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Gosling with bloody stool.

Discussion in 'Geese' started by rivermedic, Mar 4, 2012.

  1. rivermedic

    rivermedic Out Of The Brooder

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    Feb 15, 2012
    I noticed today that one of my goslings has a bloody stool. The blood is red and not black or tarry. I think the liquid excrement was also redish but I couldn't tell what came from where. The bird is a 10 day old chinese goose. He is not acting sick and is eating and drinking normally. He lives with a female gosling, two runner ducklings and two chicks. They are in a large plastic container and have never been outside. How should I treat him? Should I seperate him from the others? He gets freaked out when he's alone.

    I went to TSC and they gave me tetracycline and Warzine 17. Neither is specifically labeled for geese and I am skeptical. It's Sunday night and I don't have access to a vet. I was hoping to treat him before he gets worse. Thanks for any help.
     
  2. Cottage Rose

    Cottage Rose Chillin' With My Peeps

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    You shouldn't treat your gosling randomly without knowing first knowing what is going on.
    If it has coccidiosis an antibiotic or dewormer won't help.
    I would recommend taking a stool sample to your vet and have it checked out
    .
    Good luck.
     
  3. pete55

    pete55 Chillin' With My Peeps

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    X 2 and best of luck with your baby.
     
  4. rivermedic

    rivermedic Out Of The Brooder

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    I e-mailed Ideal and I'll post their quick reply below. Unfortunately, I don't have access to a poultry vet at the moment. I live in NC, are their agencies or organizations that do this kind of testing? Anyway, here's an update. I watched the two geese last night to be absolutely sure which one it was that was sick. Neither one had any blood in their stool. All the birds are asymptomatic and eating & drinking happily. Unless something changes, I think I'll just monitor them. I'd rather not be an amateur and treat them unnecessarily or inaccurately. I'm a medical professional myself and I find it frustrating that it's been difficult for me to find quality info on diagnosing and treating illness in my birds, although it's entirely possible that I just don't know where to look and who to talk to for them like I do for people. I appreciate the helpful feedback, guys!

    "
    Jeff –

    If the stool is bloody, it may be Coccidiosis. This is easily treatable by starting a cycle of Amprolium. Most all would have Coccidiosis if this one is experiencing it. Please check other stools as well. We hope this information helps. Thank you.

    Ross Windham
    Ideal Poultry Breeding Farms, Inc.
    254-697-6677
    254-697-2393 FAX
    www.idealpoultry.com"
     
  5. rivermedic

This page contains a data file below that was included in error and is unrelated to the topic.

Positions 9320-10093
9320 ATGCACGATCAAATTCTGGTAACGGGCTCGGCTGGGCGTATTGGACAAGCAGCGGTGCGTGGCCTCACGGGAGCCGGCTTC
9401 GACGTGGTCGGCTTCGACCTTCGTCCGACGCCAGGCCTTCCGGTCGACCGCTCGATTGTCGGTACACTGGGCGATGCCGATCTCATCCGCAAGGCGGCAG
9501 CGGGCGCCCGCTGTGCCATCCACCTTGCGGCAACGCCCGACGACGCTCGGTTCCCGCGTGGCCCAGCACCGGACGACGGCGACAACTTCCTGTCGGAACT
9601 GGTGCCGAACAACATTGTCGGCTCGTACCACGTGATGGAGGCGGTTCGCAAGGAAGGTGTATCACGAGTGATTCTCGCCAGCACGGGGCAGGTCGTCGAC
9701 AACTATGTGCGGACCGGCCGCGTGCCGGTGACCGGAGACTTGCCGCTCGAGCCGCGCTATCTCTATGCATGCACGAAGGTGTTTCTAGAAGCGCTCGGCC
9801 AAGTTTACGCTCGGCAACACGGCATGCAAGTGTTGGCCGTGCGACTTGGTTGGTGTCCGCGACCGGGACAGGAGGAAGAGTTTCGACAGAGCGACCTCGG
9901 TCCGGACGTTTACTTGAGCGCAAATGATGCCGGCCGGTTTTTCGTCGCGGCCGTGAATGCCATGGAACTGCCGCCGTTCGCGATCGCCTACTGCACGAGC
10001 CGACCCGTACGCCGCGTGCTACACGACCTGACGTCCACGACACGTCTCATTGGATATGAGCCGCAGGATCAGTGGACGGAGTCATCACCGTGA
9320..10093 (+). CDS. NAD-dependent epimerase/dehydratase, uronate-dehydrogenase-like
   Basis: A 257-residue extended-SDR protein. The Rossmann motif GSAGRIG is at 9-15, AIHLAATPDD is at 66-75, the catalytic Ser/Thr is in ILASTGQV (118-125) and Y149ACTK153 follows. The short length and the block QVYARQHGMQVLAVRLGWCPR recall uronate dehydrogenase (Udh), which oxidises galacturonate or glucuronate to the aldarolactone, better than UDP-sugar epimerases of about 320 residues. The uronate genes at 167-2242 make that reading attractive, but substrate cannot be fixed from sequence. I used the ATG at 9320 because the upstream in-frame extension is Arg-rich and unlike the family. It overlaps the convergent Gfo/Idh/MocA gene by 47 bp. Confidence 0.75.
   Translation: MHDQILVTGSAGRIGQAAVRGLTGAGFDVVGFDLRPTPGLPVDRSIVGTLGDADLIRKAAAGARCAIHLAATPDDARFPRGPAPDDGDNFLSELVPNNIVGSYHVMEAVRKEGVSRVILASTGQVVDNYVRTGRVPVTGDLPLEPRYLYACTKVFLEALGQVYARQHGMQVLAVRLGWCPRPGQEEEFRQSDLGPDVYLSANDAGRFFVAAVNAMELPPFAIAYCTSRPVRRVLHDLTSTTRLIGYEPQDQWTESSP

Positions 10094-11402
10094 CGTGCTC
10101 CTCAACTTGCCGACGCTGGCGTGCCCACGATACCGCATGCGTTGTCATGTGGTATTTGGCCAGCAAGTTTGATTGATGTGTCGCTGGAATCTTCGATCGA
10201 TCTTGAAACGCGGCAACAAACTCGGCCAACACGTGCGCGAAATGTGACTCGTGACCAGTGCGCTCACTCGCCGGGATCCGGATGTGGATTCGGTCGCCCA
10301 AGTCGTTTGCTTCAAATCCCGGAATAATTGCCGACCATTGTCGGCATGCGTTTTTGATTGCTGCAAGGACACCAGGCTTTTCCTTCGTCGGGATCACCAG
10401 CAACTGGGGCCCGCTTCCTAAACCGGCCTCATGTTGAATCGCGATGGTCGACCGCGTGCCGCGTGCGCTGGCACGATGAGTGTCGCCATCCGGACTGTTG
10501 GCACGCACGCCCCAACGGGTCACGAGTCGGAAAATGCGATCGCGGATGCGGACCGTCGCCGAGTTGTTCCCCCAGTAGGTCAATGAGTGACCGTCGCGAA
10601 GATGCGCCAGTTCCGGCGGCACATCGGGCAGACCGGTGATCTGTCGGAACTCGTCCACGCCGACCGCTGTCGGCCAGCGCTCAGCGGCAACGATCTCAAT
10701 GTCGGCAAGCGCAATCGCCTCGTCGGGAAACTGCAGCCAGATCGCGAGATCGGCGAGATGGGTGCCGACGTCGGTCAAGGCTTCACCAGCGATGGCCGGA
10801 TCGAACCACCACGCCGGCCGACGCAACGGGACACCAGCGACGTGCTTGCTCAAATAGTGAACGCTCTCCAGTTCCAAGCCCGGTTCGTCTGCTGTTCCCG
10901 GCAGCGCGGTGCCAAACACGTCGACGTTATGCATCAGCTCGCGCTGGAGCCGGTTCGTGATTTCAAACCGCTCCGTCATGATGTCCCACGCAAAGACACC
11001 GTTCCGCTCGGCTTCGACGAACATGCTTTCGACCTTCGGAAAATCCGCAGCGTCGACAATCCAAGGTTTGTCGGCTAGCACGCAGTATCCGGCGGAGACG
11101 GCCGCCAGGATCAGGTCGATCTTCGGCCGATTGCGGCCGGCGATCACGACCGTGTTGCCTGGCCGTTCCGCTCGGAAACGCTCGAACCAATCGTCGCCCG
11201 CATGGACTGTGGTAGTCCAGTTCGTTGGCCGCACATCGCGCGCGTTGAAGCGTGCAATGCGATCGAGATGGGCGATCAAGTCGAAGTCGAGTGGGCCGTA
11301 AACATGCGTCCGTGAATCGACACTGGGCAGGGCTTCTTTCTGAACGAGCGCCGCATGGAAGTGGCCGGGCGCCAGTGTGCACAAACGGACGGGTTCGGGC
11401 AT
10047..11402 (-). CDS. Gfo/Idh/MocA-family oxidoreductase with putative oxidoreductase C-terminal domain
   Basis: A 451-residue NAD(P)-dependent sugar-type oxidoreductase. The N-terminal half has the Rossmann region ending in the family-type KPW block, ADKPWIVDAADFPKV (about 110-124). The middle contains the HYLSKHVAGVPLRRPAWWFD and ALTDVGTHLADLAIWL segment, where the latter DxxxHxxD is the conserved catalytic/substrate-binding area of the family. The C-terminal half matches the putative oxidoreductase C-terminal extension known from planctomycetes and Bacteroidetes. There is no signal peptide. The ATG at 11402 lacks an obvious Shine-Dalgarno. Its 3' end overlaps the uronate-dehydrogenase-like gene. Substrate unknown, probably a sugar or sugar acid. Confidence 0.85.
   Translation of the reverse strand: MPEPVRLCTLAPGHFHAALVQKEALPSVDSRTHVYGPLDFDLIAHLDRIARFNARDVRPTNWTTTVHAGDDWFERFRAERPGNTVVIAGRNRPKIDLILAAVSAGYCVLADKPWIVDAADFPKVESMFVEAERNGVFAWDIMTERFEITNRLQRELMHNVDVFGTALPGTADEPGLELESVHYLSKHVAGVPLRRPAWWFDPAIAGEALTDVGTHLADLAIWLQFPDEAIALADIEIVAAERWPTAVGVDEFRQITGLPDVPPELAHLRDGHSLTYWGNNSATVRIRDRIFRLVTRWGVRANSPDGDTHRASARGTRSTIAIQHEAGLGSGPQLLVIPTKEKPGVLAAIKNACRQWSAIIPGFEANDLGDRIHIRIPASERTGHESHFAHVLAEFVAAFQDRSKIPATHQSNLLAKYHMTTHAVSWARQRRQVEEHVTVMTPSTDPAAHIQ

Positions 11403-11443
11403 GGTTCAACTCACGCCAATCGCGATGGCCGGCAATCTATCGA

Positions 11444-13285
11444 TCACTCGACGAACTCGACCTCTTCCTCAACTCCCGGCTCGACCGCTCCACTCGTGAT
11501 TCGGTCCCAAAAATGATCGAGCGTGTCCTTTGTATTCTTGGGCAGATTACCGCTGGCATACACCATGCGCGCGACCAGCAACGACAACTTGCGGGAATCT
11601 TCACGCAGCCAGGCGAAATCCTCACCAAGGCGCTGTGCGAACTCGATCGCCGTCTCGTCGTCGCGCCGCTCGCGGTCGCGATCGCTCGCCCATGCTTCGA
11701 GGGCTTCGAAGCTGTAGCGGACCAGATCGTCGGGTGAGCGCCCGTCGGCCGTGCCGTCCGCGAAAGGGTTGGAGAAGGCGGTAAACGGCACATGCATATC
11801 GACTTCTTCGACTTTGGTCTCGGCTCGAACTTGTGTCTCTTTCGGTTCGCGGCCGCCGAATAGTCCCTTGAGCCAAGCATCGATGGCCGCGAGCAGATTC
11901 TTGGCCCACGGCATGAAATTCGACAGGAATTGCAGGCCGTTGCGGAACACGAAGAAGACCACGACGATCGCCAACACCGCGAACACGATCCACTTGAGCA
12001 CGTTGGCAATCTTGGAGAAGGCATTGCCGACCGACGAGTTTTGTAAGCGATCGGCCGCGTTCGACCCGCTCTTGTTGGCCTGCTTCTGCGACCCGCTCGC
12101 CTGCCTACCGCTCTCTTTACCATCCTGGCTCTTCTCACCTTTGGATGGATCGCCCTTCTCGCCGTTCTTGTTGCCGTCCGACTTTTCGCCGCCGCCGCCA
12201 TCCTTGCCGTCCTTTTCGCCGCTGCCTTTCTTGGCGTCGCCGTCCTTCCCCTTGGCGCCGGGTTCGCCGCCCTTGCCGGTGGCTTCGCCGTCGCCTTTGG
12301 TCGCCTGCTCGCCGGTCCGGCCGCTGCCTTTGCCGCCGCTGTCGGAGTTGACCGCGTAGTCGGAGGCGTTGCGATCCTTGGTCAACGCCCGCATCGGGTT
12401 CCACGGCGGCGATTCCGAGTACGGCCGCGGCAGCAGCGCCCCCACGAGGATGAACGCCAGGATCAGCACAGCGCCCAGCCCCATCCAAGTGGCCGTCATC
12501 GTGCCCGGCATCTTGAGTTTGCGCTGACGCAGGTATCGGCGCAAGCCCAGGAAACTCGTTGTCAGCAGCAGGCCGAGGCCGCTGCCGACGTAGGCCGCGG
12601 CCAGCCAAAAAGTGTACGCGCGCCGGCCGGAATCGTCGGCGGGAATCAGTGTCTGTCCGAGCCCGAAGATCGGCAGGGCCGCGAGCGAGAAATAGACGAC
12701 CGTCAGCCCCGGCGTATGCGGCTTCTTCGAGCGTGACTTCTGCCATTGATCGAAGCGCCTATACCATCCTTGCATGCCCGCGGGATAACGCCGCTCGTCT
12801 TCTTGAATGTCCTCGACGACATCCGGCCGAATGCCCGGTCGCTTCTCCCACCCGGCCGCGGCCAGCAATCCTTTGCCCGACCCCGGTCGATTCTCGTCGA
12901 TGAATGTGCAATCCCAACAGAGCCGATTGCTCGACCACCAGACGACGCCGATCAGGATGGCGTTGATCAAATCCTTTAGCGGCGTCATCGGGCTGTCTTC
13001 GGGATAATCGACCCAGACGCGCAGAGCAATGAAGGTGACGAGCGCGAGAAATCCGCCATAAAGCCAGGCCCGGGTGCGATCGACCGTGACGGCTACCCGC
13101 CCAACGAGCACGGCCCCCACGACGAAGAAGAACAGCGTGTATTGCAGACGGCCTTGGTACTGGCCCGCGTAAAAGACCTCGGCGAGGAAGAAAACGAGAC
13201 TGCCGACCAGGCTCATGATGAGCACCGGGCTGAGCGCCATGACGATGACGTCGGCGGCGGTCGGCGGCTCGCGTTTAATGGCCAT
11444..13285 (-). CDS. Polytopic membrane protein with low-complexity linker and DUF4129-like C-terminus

rivermedic Out Of The Brooder

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    I watched them closely last night and they had a number of normal bowel movements. Then I noticed one of them had another bloody stool. I couldn't tell if it was one of the ducklings or goslings. I think I'll go ahead and treat with Corid 9.6% oral solution but I am having trouble finding accurate dosing instructions. Do I just mix it in their drinking water and how much? Is it safe for ducks, chickens, and geese? I have all three living together.
     
  6. pete55

    pete55 Chillin' With My Peeps

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    What is Corid used for?
     
  7. Cottage Rose

    Cottage Rose Chillin' With My Peeps

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    You really do not need a poultry vet to check a fecal sample.
    Any farm vet can do that or possible even a regular small animal vet.
    Ask around.
    It's not wise to blindly treat for illness.
     
  8. pete55

    pete55 Chillin' With My Peeps

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    If this is Coccidiosis then Amprolium is generally safe and less harsh than broad spectrum antibitoic therapy. In the UK it is used as a water based medication for 5 days as Coxoid.

    Although the dark red bloody stool is one of the classic signs of Coccidiosis there are other conditions that will cause this too. Are your babies generally bright eyed and thriving? Have they been given access to some nice grass as the goslings thrive on it. Any stress can cause bleeding from the intestinal wall and it may even be diet related. As Vicky said with these babies and at their young age its wise to know what you're treating. Are there any Labs in the States which offer a screening service?

    Pete
     
  9. rivermedic

    rivermedic Out Of The Brooder

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    So far, the stool is the only sign of illness. They don't act or appear sick. I'm really at a loss for what to do. I called 3 vets in my area, including one that treats poultry, and not only did they not know what I was talking about, they couldn't even pronounce the words when they were trying to ask around the office. I am quite disturbed. They have not been outside or eaten anything but a good quality starter feed (unmedicated). They have also not been exposed to any birds who aren't from the same batch they all came in from the hatchery.
     
  10. pete55

    pete55 Chillin' With My Peeps

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    What kind of starter feedare you using? I would put them in a pen to start grazing some grass and continue to observe.
     

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